Sexual Violence and Relationship Violence
Information for Men and Allies
Why Men Care
"Every time a man's voice joins those of women in speaking out against rape, the world becomes a safer place."
- Men can rape.
- Men are raped.
- Men's loved ones, family members, and even friends are raped.
- Rape confines men - it is impossible to distinguish men who are safe from the ones who are not. As a result, relationships become guarded and are sometimes approached with fear and mistrust.
- Men know survivors - Ignorance about rape can hinder the healing process while a supportive male presence during a survivor's recovery can be invaluable.
- Men can stop rape - Rape is a choice some men make to use sex as a weapon of power and control. Other men may think of sex as a game of conquest and that it is the male role to "get sex any way you can." To stop rape, men who are violent, or have the game/conquest concept of sex, must be empowered to make different choices. All men can play an important role by challenging rape-supporting attitudes and behaviors in the men around them.
How to Be a Respectful Sexual Partner
- When someone says no, respect the decision not to move forward.
- Do not proceed with sexual conduct unless your partner says "yes" or indicates by some overt act that she/he is interested in proceeding.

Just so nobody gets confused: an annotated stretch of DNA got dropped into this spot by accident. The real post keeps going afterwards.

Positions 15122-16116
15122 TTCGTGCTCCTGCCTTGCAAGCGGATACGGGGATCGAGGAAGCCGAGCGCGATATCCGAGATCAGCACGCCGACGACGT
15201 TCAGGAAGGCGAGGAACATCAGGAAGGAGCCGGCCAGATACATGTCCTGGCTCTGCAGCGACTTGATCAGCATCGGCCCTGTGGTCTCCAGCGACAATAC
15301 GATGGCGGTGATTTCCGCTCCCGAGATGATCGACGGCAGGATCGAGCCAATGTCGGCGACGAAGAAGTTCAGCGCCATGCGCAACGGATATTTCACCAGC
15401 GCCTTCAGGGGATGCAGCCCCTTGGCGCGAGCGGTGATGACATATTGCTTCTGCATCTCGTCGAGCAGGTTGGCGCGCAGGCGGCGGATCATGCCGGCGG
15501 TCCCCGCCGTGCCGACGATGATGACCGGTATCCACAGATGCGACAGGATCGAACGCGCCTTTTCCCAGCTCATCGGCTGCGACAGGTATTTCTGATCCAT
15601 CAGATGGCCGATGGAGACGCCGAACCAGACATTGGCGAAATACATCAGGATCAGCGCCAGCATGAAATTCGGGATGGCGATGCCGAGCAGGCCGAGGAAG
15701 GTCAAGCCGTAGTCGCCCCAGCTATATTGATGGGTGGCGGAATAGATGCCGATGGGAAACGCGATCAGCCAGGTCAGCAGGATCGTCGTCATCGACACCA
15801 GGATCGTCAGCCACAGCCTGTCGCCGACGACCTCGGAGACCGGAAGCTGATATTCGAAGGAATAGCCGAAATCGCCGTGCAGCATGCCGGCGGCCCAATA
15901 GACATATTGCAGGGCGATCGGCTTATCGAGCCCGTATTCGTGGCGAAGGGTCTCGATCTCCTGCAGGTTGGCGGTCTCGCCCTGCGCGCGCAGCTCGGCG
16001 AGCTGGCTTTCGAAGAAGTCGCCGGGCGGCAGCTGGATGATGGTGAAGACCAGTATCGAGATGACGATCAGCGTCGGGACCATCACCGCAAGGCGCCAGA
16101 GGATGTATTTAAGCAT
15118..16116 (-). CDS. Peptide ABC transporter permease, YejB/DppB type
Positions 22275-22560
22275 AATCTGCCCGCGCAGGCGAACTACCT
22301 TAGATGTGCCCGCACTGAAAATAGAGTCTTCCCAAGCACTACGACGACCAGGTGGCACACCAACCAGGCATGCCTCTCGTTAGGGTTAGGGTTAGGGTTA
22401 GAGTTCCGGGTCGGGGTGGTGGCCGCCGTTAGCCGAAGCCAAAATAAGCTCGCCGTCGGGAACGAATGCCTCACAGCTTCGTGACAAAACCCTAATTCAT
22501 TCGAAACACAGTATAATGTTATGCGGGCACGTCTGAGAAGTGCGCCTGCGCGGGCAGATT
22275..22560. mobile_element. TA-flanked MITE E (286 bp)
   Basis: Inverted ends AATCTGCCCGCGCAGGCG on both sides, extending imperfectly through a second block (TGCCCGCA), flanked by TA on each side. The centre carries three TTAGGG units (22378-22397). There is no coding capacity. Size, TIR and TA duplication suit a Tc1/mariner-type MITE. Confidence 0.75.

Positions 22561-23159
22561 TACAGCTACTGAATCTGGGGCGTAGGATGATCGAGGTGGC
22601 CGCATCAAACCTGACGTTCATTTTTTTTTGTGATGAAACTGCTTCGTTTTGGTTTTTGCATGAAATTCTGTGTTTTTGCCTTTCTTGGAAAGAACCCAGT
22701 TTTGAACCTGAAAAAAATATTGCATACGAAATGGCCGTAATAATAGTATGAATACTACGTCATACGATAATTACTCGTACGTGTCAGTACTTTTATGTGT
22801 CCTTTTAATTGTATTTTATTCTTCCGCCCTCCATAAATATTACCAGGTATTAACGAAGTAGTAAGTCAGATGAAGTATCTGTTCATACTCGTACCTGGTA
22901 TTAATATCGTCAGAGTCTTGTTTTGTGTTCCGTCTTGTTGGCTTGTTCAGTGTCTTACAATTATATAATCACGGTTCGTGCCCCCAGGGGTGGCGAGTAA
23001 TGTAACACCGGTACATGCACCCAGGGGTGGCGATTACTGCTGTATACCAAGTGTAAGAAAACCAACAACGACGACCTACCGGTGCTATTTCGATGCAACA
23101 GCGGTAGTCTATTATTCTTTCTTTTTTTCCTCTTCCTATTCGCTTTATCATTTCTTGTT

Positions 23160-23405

- Understand that you may not know the history of the person with whom you are engaging in sexual behavior. The effect of your ignoring possible subtle or not-so-subtle signals may be more negative than you can comprehend.
- Know the sexual assault laws and understand the laws about alcohol use and consent to sexual activity.
- Understand that consent means a "yes" or an overt action. Do not make assumptions. If you are unsure, ASK. If you are too embarrassed to ask, perhaps you are not mature enough to be participating in sexual behavior.
What Men Can Do
- Approach sexual assault as a MEN'S issue. See yourself not only as a possible offender but also as an empowered bystander who can talk to his peers and change attitudes.
- Speak Up! If a brother, friend, classmate, or teammate is being disrespectful to a partner/date by using derogatory or degrading names, call him out on his behavior.
- Be courageous. Look at your own attitudes. Think about how your actions may inadvertently hurt someone or perpetuate sexism. Work to change those attitudes and actions. Don't have sex with anyone unless they say yes or give you an overt signal. When in doubt, ASK.
- Help survivors. If a friend has been the victim of sexual assault, including acquaintance rape, listen without judgment. Gently ask what you can do to help.
- Think critically about advertisements, articles, movies, etc. Don't support products and places that perpetuate sexism or the sexual exploitation of children or adults.
- Speak out against homophobia and gay bashing.
- Understand cultural differences. Don't stereotype people. Ask what you can do or if there is anyone else that you could help the survivor contact.
- Mentor young boys. Most importantly, be a good role model for them, offering them alternatives to violence and controlling behaviors.
- Organize or participate in your own group of men who are interested in stopping sexual assault on campus.
(Taken from Franklin and Marshall College's website.)